The controller must fulfill any request made by a consumer to exercise their rights. A controller must reply to a consumer request promptly but no later than 45 days after the date the request was received. As long as the controller notifies the consumer of the extension within the initial 45-day response period, along with the justification for the extension, the controller may extend the response period once by an additional 15 days when it is deemed reasonably necessary, taking into account the complexity and volume of the consumer's requests.
If a controller declines to act on a consumer's request, the controller must promptly notify the consumer of the reason(s) why and give instructions on how to appeal the decision. This notification must occur no later than 45 days after the date the request was received.
To verify the consumer and the consumer's request, a controller must reasonably attempt to request that the consumer give any additional information that is required. A controller can decline a consumer's request and require that the consumer update his or her own personal data through a self-service mechanism if the controller keeps such a system in place to allow a consumer to correct particular personal data. The notice that the controller has complied with the consumer's request must be given to the consumer within 60 days of receiving the request.
A controller must respond to a consumer request for information or action without charge at least twice per year for each consumer. Consumers may be charged a fair fee to offset the administrative costs of complying with clearly unjustified, excessive, or recurrent requests, or the controller may choose not to act on the request altogether. The obligation of proving that a request is plainly baseless, disproportionate, or recurrent rests with the controller.
When a consumer receives a decision from a controller, the controller must provide a procedure for the consumer to appeal the controller's refusal to act on the request within a reasonable amount of time. The procedure for filing an appeal must be readily accessible, similar to the procedure for taking steps to exercise consumer rights. Within 60 days of the appeal's receipt, the controller must provide written notice to the consumer of any action taken or not taken in response to the appeal, along with a documented justification for the decision.
The obligations imposed under FDBR do not restrict a controller’s or a processor's ability to:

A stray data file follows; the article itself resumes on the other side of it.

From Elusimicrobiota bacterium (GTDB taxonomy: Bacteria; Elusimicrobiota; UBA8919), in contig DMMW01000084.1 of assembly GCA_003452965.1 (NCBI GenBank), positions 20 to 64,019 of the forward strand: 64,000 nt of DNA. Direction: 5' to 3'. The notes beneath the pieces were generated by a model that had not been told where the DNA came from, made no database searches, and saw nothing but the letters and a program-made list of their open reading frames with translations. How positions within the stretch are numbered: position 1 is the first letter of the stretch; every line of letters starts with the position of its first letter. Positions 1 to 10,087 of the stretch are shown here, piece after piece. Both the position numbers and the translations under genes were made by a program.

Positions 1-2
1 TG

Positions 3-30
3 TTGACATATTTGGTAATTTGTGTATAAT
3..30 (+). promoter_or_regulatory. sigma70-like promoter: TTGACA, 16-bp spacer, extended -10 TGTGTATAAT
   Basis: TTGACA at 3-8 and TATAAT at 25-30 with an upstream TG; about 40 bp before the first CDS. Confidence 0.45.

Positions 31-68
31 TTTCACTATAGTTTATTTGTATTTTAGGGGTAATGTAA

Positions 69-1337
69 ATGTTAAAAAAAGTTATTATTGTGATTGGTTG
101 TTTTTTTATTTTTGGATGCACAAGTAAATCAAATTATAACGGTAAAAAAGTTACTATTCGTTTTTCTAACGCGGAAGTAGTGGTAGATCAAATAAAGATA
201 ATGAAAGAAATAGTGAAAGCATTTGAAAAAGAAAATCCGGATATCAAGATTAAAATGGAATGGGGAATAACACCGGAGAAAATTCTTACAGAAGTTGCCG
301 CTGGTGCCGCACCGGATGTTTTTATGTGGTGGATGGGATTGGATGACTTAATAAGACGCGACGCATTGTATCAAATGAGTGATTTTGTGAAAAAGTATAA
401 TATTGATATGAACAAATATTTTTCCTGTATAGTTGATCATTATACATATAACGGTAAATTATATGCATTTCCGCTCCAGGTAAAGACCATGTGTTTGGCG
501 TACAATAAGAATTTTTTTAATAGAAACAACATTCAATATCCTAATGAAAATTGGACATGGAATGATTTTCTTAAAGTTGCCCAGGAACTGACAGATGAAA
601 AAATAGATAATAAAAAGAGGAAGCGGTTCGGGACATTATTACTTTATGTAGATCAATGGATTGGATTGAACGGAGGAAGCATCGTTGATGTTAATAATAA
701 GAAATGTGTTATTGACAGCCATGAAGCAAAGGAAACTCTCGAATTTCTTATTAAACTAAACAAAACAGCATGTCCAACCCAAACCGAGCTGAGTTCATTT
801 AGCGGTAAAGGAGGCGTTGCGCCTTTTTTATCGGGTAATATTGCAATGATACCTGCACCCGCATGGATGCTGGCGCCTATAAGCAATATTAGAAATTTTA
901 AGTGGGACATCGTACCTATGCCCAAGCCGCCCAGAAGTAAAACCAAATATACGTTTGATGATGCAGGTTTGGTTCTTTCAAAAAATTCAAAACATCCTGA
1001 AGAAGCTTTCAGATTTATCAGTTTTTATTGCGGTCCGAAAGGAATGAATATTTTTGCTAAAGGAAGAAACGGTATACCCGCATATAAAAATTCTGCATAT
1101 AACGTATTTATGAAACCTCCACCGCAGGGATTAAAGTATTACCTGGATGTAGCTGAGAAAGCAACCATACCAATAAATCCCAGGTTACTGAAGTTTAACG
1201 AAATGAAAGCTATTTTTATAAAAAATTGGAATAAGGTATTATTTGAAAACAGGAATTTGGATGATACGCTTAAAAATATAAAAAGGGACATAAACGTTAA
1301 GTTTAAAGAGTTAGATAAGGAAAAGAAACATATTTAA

The requirements imposed on controllers and processors under this part may not restrict a controller’s or processor’s ability to collect, use, or retain data to do any of the following:
Similarly, any obligations placed on a controller or a processor under FDBR do not apply if:
The Florida Department of Legal Affairs (DLA) is the regulatory authority responsible for enforcing the law.
If the DLA has reason to believe that a person is in violation of the FDBR, the department may notify the person of the violation and may bring an action against such person for an unfair or deceptive act or practice.
After the DLA has notified a person in writing of an alleged violation, the DLA may grant a 45-day period to cure the alleged violation; however, no cure period is granted for the violations involving a Florida consumer who is a known child. If the alleged violation is cured to the satisfaction of the DLA and proof of such cure is provided to the DLA, the DLA may not bring an action for the alleged violation but, at its discretion, may issue a letter of guidance that indicates that the person will not be offered a 45-day cure period for any future violations. However, if the person fails to cure the alleged violation within 45 calendar days, the department may bring an action on behalf of a consumer against such person for the alleged violation.
A violation of the FDBR is an unfair and deceptive trade practice actionable solely by the DLA. The DLA may collect a civil penalty of up to $50,000 for each violation of the provisions of the FDBR. Civil penalties may be tripled for any of the following violations:
Organizations can operationalize the FDBR by:
Securiti’s Unified Data Controls framework enables organizations to comply with Florida’s Digital Bill of Rights (FDBR) by securing the organization’s data and maximizing data value, and fulfilling an organization’s obligations around data security, data privacy, data governance, and compliance.
Organizations can overcome hyperscale data environment challenges by delivering unified intelligence and controls for data across public clouds, data clouds, and SaaS, enabling organizations to swiftly comply with privacy, security, governance, and compliance requirements.